Director Jim Jack Talks About "The Immigrant" On Stage At George Street Playhouse


Mention of the immigration of the early 20th century evokes images of the “wretched refuse” floating into New York Harbor and washing up on Ellis Island.

But not all of “your tired, your poor” landed in New York, and we learn about one of the exceptions in Mark Harelik’s play “The Immigrant,” on stage at the George Street Playhouse in New Brunswick from March 12 through April 7.

The play is directed by Jim Jack, who is director of education and outreach at the playhouse; he has also directed other main stage productions.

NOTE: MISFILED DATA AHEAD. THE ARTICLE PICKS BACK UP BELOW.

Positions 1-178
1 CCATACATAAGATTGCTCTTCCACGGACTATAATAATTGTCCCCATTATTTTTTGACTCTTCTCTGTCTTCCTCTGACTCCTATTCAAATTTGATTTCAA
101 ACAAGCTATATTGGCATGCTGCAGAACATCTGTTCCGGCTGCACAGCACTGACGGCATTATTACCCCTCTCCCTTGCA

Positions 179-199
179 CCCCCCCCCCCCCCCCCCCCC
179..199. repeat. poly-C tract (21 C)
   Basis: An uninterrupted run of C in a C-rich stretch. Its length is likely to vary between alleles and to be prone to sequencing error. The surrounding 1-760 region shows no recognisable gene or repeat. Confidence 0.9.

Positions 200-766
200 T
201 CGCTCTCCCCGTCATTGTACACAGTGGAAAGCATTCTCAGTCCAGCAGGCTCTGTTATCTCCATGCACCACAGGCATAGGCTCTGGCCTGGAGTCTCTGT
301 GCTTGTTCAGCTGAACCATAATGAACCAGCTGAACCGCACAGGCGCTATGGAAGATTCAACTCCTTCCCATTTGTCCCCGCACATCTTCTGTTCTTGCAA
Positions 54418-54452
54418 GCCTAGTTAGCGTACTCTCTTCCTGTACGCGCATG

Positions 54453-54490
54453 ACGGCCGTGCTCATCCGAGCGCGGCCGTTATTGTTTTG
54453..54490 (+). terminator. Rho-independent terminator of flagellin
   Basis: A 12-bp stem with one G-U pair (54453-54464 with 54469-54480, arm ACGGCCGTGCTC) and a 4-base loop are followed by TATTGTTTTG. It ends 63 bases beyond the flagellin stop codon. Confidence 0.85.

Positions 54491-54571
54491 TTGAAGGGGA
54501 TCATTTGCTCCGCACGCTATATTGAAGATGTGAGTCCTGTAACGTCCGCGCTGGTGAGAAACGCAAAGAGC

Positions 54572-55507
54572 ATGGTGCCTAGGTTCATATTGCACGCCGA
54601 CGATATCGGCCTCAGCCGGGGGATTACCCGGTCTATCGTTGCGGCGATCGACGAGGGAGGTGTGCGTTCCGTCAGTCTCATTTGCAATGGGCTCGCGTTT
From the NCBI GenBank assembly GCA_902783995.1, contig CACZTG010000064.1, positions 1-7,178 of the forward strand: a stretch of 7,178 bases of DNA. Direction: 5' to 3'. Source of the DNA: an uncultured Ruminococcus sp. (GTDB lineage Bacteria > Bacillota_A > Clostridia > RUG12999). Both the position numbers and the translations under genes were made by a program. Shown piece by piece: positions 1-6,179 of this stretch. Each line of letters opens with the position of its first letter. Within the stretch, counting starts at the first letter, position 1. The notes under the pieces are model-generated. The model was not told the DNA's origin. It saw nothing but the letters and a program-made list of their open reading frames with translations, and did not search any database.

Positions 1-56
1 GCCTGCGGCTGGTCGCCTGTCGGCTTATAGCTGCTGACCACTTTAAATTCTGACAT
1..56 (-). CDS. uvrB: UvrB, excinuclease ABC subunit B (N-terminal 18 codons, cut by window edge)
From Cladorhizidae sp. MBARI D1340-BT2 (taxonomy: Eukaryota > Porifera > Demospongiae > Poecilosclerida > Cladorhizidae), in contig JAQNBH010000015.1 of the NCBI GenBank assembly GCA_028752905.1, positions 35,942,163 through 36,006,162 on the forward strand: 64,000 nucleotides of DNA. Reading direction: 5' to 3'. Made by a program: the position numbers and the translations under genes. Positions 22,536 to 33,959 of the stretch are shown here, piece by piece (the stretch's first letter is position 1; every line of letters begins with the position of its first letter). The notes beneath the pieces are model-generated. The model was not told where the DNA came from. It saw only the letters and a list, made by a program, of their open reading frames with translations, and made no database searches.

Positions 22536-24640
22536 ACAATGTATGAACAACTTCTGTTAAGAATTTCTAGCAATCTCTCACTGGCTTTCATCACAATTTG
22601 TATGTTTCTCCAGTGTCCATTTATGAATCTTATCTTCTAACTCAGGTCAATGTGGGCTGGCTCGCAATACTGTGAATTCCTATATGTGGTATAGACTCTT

In “The Immigrant,” which had its premiere in 1985, Harelik tells a story based on the experience of his grandfather, Haskell, who came to the United States in 1909 to escape the pogroms besetting Jews in tsarist Russia.

Haskell enters the country not through New York but through Galveston, Texas. His arrival in that island city on the Gulf of Mexico was part of the “Galveston Movement” which was active for about a half-dozen years.

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